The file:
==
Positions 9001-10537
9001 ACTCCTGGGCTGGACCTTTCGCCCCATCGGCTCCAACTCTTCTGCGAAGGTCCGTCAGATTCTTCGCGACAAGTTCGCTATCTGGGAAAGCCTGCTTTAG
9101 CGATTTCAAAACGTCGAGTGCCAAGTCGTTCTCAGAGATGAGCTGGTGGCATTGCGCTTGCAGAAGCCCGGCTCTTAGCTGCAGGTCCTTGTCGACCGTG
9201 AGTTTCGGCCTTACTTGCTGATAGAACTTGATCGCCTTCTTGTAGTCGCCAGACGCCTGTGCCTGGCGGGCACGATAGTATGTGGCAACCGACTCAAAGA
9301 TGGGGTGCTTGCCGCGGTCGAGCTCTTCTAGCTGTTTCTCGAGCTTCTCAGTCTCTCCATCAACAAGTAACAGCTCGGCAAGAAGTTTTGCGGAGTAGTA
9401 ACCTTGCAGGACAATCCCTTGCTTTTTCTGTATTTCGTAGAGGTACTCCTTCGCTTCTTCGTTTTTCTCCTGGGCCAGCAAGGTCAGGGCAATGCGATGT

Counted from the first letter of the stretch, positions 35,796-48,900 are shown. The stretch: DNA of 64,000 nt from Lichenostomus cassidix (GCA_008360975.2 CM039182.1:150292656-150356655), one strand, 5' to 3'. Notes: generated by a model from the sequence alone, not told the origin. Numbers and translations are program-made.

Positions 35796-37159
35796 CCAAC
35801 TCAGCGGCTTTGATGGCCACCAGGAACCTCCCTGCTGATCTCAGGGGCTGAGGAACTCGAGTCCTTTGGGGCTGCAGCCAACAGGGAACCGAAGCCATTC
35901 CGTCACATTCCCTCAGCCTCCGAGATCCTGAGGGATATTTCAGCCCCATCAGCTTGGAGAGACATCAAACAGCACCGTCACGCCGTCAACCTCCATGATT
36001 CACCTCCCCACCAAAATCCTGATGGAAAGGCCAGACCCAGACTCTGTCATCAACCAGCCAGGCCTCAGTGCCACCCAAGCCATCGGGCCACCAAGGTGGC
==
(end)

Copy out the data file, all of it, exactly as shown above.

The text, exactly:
Positions 9001-10537
9001 ACTCCTGGGCTGGACCTTTCGCCCCATCGGCTCCAACTCTTCTGCGAAGGTCCGTCAGATTCTTCGCGACAAGTTCGCTATCTGGGAAAGCCTGCTTTAG
9101 CGATTTCAAAACGTCGAGTGCCAAGTCGTTCTCAGAGATGAGCTGGTGGCATTGCGCTTGCAGAAGCCCGGCTCTTAGCTGCAGGTCCTTGTCGACCGTG
9201 AGTTTCGGCCTTACTTGCTGATAGAACTTGATCGCCTTCTTGTAGTCGCCAGACGCCTGTGCCTGGCGGGCACGATAGTATGTGGCAACCGACTCAAAGA
9301 TGGGGTGCTTGCCGCGGTCGAGCTCTTCTAGCTGTTTCTCGAGCTTCTCAGTCTCTCCATCAACAAGTAACAGCTCGGCAAGAAGTTTTGCGGAGTAGTA
9401 ACCTTGCAGGACAATCCCTTGCTTTTTCTGTATTTCGTAGAGGTACTCCTTCGCTTCTTCGTTTTTCTCCTGGGCCAGCAAGGTCAGGGCAATGCGATGT

Counted from the first letter of the stretch, positions 35,796-48,900 are shown. The stretch: DNA of 64,000 nt from Lichenostomus cassidix (GCA_008360975.2 CM039182.1:150292656-150356655), one strand, 5' to 3'. Notes: generated by a model from the sequence alone, not told the origin. Numbers and translations are program-made.

Positions 35796-37159
35796 CCAAC
35801 TCAGCGGCTTTGATGGCCACCAGGAACCTCCCTGCTGATCTCAGGGGCTGAGGAACTCGAGTCCTTTGGGGCTGCAGCCAACAGGGAACCGAAGCCATTC
35901 CGTCACATTCCCTCAGCCTCCGAGATCCTGAGGGATATTTCAGCCCCATCAGCTTGGAGAGACATCAAACAGCACCGTCACGCCGTCAACCTCCATGATT
36001 CACCTCCCCACCAAAATCCTGATGGAAAGGCCAGACCCAGACTCTGTCATCAACCAGCCAGGCCTCAGTGCCACCCAAGCCATCGGGCCACCAAGGTGGC